We have much to learn still about guilt and shame, and the roles these emotions can play in shaping behavior.
‘Guilt’ at Psychology, Philosophy and Real Life
The following articles are related to ‘Guilt’ at Psychology, Philosophy and Real Life.
This list is sorted chronologically, from newest back to earliest.
Most folks know the feeling of shame so well, they can hardly understand that character-impaired people may have different underlying motives for their behavior. Erroneous notions about human nature may make sense in the context of ‘neurotic’ personalities, but when trying to understand character-impairment they leave us vulnerable to abuse and manipulation.
As the latest media circus in the U.S. demonstrates, having some regret simply isn’t enough to make a person mend their ways; and important lessons can be gleaned by distinguishing between selfish, personal regret and genuine repentance.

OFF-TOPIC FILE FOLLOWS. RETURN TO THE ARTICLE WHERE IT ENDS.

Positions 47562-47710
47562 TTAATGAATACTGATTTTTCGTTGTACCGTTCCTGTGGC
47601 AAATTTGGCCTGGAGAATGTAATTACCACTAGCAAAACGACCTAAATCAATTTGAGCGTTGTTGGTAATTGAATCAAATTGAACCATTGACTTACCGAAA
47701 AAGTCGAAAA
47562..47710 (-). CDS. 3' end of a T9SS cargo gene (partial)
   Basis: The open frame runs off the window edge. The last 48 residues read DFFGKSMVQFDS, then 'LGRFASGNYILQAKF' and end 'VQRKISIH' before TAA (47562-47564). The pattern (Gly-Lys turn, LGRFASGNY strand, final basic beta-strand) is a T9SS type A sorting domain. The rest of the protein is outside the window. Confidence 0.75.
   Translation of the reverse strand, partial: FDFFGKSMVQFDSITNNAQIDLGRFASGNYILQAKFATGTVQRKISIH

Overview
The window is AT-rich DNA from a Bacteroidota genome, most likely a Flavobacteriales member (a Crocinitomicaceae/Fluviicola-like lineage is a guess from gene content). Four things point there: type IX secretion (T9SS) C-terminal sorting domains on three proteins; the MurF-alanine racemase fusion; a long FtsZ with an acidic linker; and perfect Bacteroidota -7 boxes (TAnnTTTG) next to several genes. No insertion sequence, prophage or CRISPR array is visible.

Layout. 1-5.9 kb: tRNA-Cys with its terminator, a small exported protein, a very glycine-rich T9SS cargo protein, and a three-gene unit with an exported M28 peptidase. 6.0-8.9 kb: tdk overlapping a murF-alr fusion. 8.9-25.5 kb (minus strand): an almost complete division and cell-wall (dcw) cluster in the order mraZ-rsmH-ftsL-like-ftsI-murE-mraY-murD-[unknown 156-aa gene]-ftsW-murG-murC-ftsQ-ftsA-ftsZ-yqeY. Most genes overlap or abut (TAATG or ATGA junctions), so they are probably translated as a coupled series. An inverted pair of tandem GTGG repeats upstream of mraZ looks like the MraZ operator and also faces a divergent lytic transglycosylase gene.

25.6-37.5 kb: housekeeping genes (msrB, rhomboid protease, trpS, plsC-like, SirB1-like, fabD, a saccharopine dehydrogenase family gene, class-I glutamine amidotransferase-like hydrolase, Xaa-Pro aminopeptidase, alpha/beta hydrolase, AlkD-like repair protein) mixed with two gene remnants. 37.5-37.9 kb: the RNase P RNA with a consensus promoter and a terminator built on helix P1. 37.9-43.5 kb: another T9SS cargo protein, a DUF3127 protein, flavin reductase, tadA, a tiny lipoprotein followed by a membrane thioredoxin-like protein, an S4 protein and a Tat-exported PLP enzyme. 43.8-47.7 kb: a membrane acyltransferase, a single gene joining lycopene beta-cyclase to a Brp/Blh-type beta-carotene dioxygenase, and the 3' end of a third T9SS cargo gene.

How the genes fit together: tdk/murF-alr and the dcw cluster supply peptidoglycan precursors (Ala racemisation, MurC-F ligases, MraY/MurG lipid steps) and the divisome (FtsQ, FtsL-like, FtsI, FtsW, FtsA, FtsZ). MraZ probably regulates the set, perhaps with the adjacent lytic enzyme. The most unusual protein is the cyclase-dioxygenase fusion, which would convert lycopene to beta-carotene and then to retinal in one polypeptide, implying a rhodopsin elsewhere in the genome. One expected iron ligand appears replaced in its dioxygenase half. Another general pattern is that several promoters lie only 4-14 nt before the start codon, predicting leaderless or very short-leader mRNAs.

To be fully aware and embracing of all that is within us and consciously seeking to be all that we can be is our most noble quest.
There is no automatic connection between regret and having the motivation to change oneself for the better. Regret alone is not enough to prompt a person to change their ways.
Feigning ignorance is an effective tactic that manipulates the person confronting the behavior into having doubts about the legitimacy of the issue they’re trying to bring to the other person’s attention.
Neurotics try hard not only to project a positive image, but also to do the right thing. Disordered characters know this very well. So, when the person with a disturbed character wants to manipulate a good neurotic, all they have to do is somehow convince them that they’ve done wrong or behaved in a manner they should feel ashamed of.